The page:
He was practically screaming at me over the phone at the nurses’ desk. I wondered how anyone could summon so much energy at 2 am on short notice.
“I want you to give that digoxin now, young lady!”
“If I give the digoxin, the kid’s heart is going to stop. He’s bradycardic; his heart rate’s 45,” I shot back, meeting his energy, but shaking.
“Then get another nurse to give it,” he barked.
“Doctor Rathmore, there’s no nurse here who will give the digoxin. If you want it given, you’re going to have to come in and do it yourself.”
I’ll have you fired! I’m reporting you in the morning! What is your name?”
“My name is Niki Rossetti, R-O-S-S-E-T-T-I. Make sure you spell it right on that report.”
Simultaneously, we slammed down our receivers.
My name is actually Maria Nicola Rossetti. Ever since I was a kid, I felt the name was too long, bigger than me. My parents had this thing about using nicknames, so all through elementary school I was Maria Nicola. “What a pretty name,” everybody said. I wished I had a short, American sounding name, like Kim or Jill. Then in junior high, Miss Crewe, the girls PE coach said my name was too long, and started calling me Niki. It stuck, at least when I was at school. At home, Maria Nicola was written in my mother’s beautiful script on every gift for me under our Christmas tree, and decorates the envelopes of the birthday cards she sends to me each year as if it were lace.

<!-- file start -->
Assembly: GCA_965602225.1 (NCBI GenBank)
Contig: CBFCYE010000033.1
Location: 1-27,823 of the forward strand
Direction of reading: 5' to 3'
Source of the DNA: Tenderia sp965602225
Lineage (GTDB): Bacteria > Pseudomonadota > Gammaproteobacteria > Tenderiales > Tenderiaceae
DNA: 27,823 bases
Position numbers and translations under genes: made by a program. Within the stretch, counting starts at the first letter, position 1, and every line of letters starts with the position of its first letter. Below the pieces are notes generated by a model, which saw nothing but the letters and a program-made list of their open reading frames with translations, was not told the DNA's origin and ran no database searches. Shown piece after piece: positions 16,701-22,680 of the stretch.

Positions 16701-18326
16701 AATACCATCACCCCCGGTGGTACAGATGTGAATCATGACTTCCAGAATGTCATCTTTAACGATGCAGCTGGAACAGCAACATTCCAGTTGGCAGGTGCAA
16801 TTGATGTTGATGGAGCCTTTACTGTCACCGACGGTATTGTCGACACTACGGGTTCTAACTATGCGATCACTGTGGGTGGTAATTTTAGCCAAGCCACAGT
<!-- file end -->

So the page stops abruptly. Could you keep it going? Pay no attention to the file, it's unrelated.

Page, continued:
Back to Dr. Rathmore and his patient with the low heart rate: After we hung up on each other, I drew a STAT level from a small vein in the ten month-old’s arm. The result revealed a toxic level of digoxin, the medication I held. It’s what caused the slow heart rate. I copied the result onto a bright yellow sticky note and posted it on the patient’s chart for cardiology to find in the morning.
No report was filed. The digoxin was discontinued. Later, the patient was discharged home on a much smaller dose.
I am Niki Rossetti, RN, and these are my adventures.